It reminds me of what happened with Israel as they wandered through the wilderness for forty years: “During the forty years that I led you through the wilderness, your clothes did not wear out, nor did the sandals on your feet” (Deuteronomy 29:5). God has always been in the business of making sure his children have enough. I’m not sure how he does it, but he does in ways that we can’t explain. This prayer is good news for those of us who come with needs today.
The reality, though, is that a lot of us don’t feel too needy. I guess I have a question I think we need to ask. Why should we pray for what we need when we already have enough? We don’t really need more stuff. It seems crazy to pray for bread when some of us are trying to cut back on our carbs. You can get three loaves for three dollars at Costco. We may not need more bread, but we need other things this prayer offers.
One is gratitude. This prayer reminds us that everything we have is from God. There’s nothing that we have that didn’t come from him. Even the things that we think we earned ourselves are gifts from him. This prayer offers us gratitude and satisfaction. When we see that what we have is all a gift from God, it allows us to accept and enjoy it all as a gift.
A second thing this prayer offers us is perspective on our stuff. When we have more than enough, and we think we don’t need more bread, it reminds us that we have more than we need, and we don’t need to cling to it. It reminds us that our problem may be that we already have too much. Proverbs 30:7-9 says:
Two things I ask of you, LORD:
do not refuse me before I die:
Keep falsehood and lies far from me;
give me neither poverty nor riches,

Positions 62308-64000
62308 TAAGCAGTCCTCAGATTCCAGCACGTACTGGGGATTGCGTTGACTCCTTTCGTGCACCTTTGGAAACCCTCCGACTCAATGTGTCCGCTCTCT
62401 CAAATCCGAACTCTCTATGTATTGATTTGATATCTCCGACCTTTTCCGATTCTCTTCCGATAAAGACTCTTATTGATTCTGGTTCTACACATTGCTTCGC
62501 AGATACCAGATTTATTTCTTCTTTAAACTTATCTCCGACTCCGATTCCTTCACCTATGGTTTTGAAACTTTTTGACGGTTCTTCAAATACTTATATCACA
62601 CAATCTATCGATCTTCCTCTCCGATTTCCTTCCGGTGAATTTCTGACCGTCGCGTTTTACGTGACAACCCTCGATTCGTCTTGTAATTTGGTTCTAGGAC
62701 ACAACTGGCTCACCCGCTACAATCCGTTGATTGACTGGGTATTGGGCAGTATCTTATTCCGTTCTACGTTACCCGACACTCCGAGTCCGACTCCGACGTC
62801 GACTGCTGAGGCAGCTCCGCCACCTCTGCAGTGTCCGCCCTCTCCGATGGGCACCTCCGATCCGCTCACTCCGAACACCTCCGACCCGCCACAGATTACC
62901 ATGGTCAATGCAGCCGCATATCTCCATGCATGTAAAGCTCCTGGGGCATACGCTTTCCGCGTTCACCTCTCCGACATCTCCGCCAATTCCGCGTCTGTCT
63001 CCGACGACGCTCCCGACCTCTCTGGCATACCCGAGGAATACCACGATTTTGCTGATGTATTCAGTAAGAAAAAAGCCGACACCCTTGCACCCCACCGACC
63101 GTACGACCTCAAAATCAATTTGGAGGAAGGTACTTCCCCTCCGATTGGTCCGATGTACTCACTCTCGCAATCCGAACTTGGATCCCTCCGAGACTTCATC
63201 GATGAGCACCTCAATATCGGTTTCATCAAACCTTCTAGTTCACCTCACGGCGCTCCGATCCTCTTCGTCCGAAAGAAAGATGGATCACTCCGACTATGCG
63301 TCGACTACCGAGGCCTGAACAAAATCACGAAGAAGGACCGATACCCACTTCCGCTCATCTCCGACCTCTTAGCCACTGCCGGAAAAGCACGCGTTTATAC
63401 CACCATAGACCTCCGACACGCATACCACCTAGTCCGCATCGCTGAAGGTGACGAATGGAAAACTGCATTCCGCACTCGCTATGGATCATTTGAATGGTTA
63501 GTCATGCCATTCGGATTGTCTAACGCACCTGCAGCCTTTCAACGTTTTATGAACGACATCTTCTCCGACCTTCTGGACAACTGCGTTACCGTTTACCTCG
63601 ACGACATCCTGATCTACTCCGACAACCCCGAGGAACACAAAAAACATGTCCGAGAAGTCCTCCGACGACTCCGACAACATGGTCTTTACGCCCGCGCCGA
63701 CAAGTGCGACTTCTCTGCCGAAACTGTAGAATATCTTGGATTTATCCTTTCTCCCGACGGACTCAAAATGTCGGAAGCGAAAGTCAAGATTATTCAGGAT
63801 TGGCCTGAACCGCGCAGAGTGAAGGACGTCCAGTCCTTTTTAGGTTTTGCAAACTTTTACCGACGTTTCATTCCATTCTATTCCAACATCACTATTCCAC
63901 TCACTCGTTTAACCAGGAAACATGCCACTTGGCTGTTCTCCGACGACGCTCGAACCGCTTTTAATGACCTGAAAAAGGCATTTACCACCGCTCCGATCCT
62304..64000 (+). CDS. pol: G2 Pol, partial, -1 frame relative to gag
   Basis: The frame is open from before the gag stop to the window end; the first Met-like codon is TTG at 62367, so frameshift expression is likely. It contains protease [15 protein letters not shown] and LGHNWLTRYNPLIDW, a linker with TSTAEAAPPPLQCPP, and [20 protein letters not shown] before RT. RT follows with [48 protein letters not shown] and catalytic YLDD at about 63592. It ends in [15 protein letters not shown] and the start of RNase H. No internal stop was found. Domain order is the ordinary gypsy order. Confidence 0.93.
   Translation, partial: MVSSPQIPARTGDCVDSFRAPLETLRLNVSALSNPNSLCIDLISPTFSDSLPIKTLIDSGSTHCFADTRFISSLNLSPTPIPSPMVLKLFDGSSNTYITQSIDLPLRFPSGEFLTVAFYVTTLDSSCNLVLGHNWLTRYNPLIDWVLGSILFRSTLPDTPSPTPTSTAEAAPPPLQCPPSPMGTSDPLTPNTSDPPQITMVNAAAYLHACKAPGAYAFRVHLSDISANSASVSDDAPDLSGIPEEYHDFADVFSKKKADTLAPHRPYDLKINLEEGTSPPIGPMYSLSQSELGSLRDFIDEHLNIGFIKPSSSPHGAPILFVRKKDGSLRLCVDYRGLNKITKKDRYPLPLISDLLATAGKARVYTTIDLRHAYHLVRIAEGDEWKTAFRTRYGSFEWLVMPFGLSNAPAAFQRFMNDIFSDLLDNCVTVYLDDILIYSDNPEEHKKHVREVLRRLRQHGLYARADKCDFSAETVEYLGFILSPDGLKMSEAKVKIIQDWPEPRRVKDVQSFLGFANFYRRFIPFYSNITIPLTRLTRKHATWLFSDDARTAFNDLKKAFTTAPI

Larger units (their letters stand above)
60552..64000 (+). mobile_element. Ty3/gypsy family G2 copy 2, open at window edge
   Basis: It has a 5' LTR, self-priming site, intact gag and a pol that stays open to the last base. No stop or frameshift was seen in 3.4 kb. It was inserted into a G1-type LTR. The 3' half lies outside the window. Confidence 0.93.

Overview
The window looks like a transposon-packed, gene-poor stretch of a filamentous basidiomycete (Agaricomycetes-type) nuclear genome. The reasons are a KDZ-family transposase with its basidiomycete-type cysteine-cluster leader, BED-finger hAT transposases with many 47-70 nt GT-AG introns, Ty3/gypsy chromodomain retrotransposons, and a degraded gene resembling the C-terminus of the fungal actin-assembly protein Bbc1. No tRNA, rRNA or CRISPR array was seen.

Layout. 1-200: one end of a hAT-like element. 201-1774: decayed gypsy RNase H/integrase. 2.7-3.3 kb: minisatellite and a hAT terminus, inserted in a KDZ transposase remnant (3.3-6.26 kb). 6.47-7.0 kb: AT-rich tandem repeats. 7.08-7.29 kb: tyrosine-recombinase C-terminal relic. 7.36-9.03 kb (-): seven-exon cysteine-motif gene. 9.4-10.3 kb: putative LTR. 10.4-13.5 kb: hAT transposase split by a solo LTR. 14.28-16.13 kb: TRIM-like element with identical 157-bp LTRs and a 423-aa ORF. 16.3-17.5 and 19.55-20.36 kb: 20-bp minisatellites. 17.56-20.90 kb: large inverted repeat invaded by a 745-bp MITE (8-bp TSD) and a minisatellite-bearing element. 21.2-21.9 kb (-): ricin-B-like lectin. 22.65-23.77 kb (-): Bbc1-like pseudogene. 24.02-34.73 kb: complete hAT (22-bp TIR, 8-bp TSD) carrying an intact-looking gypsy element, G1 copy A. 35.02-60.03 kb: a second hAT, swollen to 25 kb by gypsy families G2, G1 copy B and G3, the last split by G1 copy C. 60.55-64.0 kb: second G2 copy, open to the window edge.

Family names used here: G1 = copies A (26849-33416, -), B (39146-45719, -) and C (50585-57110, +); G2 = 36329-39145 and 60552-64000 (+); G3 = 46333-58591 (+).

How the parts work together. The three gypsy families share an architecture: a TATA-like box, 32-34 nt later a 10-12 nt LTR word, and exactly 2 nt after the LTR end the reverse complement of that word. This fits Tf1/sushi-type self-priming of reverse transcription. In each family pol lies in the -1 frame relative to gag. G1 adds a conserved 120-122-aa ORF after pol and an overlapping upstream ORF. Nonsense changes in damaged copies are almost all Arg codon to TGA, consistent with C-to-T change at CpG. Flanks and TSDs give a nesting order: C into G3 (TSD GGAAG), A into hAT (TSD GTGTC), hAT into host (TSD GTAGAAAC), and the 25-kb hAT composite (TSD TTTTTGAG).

but give me only my daily bread.
Otherwise, I may have too much and disown you
and say, “Who is the LORD?”
Or I may become poor and steal,
and so dishonor the name of my God.
Our problem may not be that we need bread. Our problem may be that we have too much, and it’s keeping us from simplicity and satisfaction and dependence on God. Praying for no more than our needs should remind us that we should hold our stuff loosely, or else it will weigh us down and keep us from the satisfaction that God wants to give us. We don’t have to hold on to our stuff when God has promised to provide for our needs.
The third thing that this prayer offers us is the ability to see other people’s needs. I’ve hardly noticed this before, but this line is in the plural: “Give us today our daily bread.” Somebody’s said that if we have two loaves and our brother or sister has none, you can’t assume that you have one loaf for eating and the other one for storing. This prayer is not just a prayer that our needs would be met. It is a prayer that the needs of all Christ’s followers would be met.
This one has really hit me this past year. I find it so easy to get wrapped up in our own lives that we don’t even think of the needs of God’s people, not just locally but around the world. One of the things we’re going to focus on this year is capturing a global perspective on what God is doing around the world, and to pray for the needs – the daily bread – of the church around the world. Of course, it’s dangerous to pray, because when we start to pray for their needs, we become personally involved, and we might find ourselves sharing some of what we have. It’s a dangerous and yet an exciting prayer.
This prayer means a lot to me when I think of what we’re praying for. If you find yourself in need this morning, it’s encouraging to know that God is in the bread business. He cares about our needs and promises to supply them. I’ve been in situations of great need, and God has always come through. God delights in looking after his people.
This prayer means a lot to us who already have more than we need. It reminds us that what we need more than our stuff is gratitude and satisfaction. It reminds us to hold our stuff loosely, since it can get in the way. It reminds us to share with those who don’t have enough. That’s what this prayer is all about.